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An excerpt from www.HouseOfNames.com archives copyright 2000 - 2016


The origins of the Anglo-Saxon name Cockupe come from its first bearer, who was a person who habitually wore a long cloak or cape. The surname Cockupe is derived from the Old English word cope, which emerged about 1225 and comes from the Old English word cape, which refers to a cloak or cape.

Cockupe Early Origins



The surname Cockupe was first found in Northamptonshire and Buckinghamshire where the family "appear in the character of civil servants of the crown in the reign of Richard II and Henry IV, and were rewarded with large grants of land." [1]CITATION[CLOSE]
Shirley, Evelyn Philip, The Noble and Gentle Men of England; The Arms and Descents. Westminster: John Bower Nichols and Sons, 1866, Print.
The held family seats at Hardwick and Hanwell, both in the neighbourhood of Banbury. [1]CITATION[CLOSE]
Shirley, Evelyn Philip, The Noble and Gentle Men of England; The Arms and Descents. Westminster: John Bower Nichols and Sons, 1866, Print.

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Cockupe Spelling Variations


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Cockupe Spelling Variations



The first dictionaries that appeared in the last few hundred years did much to standardize the English language. Before that time, spelling variations in names were a common occurrence. The language was changing, incorporating pieces of other languages, and the spelling of names changed with it. Cockupe has been spelled many different ways, including Cope, Coap, Coape, Copes and others.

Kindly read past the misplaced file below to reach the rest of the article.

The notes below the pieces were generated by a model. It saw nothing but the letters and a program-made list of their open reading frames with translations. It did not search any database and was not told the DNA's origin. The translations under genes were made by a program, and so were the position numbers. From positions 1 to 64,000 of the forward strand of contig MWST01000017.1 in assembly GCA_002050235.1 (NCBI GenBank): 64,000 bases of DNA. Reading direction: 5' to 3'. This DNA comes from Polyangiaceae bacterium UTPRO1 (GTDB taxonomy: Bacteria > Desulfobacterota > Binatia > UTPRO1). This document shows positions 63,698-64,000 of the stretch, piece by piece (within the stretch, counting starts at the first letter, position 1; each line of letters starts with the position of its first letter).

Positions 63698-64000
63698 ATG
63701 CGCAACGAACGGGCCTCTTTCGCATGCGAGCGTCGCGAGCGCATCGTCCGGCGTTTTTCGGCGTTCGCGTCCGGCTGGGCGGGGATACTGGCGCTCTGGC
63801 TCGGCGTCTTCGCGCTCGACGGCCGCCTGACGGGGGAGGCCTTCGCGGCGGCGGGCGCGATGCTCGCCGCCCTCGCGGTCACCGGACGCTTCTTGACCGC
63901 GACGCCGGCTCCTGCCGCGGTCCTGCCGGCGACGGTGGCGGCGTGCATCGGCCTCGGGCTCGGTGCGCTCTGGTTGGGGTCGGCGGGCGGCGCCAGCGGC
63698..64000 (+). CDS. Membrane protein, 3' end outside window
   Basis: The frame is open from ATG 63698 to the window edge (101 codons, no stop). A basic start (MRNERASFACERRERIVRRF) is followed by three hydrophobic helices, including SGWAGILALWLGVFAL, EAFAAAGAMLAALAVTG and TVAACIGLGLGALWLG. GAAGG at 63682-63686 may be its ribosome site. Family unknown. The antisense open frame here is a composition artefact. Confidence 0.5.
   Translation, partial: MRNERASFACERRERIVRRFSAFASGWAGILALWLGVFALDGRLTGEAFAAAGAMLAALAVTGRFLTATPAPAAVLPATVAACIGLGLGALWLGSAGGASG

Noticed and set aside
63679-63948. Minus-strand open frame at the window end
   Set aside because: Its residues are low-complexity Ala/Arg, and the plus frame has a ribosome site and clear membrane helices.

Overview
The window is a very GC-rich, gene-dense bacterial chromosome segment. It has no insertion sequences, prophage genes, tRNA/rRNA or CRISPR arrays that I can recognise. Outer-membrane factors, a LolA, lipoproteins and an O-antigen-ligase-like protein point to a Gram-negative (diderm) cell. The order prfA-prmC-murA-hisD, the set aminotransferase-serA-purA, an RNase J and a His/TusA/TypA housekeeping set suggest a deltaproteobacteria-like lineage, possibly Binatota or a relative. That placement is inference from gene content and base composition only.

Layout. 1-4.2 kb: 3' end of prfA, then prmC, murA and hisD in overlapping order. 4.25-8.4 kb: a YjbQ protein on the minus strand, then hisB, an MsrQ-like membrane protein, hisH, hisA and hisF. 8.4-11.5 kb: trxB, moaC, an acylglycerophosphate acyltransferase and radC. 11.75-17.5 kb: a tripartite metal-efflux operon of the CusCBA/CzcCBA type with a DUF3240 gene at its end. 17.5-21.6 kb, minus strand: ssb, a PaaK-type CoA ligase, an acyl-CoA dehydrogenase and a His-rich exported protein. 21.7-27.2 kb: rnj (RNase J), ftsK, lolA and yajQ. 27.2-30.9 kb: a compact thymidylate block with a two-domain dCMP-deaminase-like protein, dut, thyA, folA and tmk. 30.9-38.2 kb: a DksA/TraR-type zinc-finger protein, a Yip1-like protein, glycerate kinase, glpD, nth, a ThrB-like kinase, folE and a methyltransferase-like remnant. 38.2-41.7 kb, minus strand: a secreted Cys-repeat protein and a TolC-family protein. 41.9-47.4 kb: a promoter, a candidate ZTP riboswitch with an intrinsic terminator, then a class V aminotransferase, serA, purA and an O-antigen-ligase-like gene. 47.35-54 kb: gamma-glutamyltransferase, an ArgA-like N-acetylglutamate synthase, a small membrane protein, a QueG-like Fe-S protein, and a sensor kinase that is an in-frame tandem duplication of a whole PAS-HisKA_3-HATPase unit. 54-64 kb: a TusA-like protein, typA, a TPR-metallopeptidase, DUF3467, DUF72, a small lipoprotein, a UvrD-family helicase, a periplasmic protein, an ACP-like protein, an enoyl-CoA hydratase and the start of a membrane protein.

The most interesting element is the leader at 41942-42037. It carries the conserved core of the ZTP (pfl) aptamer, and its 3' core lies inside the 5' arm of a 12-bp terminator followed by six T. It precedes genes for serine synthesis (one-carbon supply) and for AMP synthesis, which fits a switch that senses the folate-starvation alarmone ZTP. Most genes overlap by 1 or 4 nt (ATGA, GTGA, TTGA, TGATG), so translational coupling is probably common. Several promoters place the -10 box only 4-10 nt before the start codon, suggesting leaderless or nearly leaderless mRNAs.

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Cockupe Early History


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Cockupe Early History



This web page shows only a small excerpt of our Cockupe research. Another 117 words (8 lines of text) covering the years 1690, 1760, 1745, 1632, 1675, 1660 and 1675 are included under the topic Early Cockupe History in all our PDF Extended History products and printed products wherever possible.

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Cockupe Early Notables (pre 1700)


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Cockupe Early Notables (pre 1700)



Distinguished members of the family include Sir Jonathon Cope; Sir John Cope (1690-1760), British general who was defeated at the Battle of Prestonpans by Bonnie Prince Charlie in...

Another 27 words (2 lines of text) are included under the topic Early Cockupe Notables in all our PDF Extended History products and printed products wherever possible.

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Cockupe In Ireland


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Cockupe In Ireland



Some of the Cockupe family moved to Ireland, but this topic is not covered in this excerpt. Another 81 words (6 lines of text) about their life in Ireland is included in all our PDF Extended History products and printed products wherever possible.

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The Great Migration


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The Great Migration